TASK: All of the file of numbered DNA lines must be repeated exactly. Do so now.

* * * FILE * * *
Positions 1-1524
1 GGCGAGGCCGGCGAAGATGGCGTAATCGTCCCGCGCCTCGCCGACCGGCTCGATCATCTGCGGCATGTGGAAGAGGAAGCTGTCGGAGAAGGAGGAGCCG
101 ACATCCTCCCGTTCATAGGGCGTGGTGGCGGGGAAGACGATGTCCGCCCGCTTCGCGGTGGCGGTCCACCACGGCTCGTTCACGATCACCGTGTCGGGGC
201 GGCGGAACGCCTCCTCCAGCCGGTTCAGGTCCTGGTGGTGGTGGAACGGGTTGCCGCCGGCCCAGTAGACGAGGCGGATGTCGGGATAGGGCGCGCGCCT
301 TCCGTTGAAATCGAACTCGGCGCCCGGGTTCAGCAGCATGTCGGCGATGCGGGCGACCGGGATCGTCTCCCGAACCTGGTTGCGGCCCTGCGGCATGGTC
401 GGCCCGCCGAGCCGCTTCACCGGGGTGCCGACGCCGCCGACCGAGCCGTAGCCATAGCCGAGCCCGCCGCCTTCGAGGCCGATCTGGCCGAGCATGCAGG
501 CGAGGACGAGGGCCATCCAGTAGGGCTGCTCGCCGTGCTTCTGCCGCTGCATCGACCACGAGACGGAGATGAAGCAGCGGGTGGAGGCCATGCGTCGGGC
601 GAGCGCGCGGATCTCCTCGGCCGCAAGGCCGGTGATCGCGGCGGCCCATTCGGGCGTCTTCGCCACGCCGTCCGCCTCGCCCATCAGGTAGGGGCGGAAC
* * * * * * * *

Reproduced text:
Positions 1-1524
1 GGCGAGGCCGGCGAAGATGGCGTAATCGTCCCGCGCCTCGCCGACCGGCTCGATCATCTGCGGCATGTGGAAGAGGAAGCTGTCGGAGAAGGAGGAGCCG
101 ACATCCTCCCGTTCATAGGGCGTGGTGGCGGGGAAGACGATGTCCGCCCGCTTCGCGGTGGCGGTCCACCACGGCTCGTTCACGATCACCGTGTCGGGGC
201 GGCGGAACGCCTCCTCCAGCCGGTTCAGGTCCTGGTGGTGGTGGAACGGGTTGCCGCCGGCCCAGTAGACGAGGCGGATGTCGGGATAGGGCGCGCGCCT
301 TCCGTTGAAATCGAACTCGGCGCCCGGGTTCAGCAGCATGTCGGCGATGCGGGCGACCGGGATCGTCTCCCGAACCTGGTTGCGGCCCTGCGGCATGGTC
401 GGCCCGCCGAGCCGCTTCACCGGGGTGCCGACGCCGCCGACCGAGCCGTAGCCATAGCCGAGCCCGCCGCCTTCGAGGCCGATCTGGCCGAGCATGCAGG
501 CGAGGACGAGGGCCATCCAGTAGGGCTGCTCGCCGTGCTTCTGCCGCTGCATCGACCACGAGACGGAGATGAAGCAGCGGGTGGAGGCCATGCGTCGGGC
601 GAGCGCGCGGATCTCCTCGGCCGCAAGGCCGGTGATCGCGGCGGCCCATTCGGGCGTCTTCGCCACGCCGTCCGCCTCGCCCATCAGGTAGGGGCGGAAC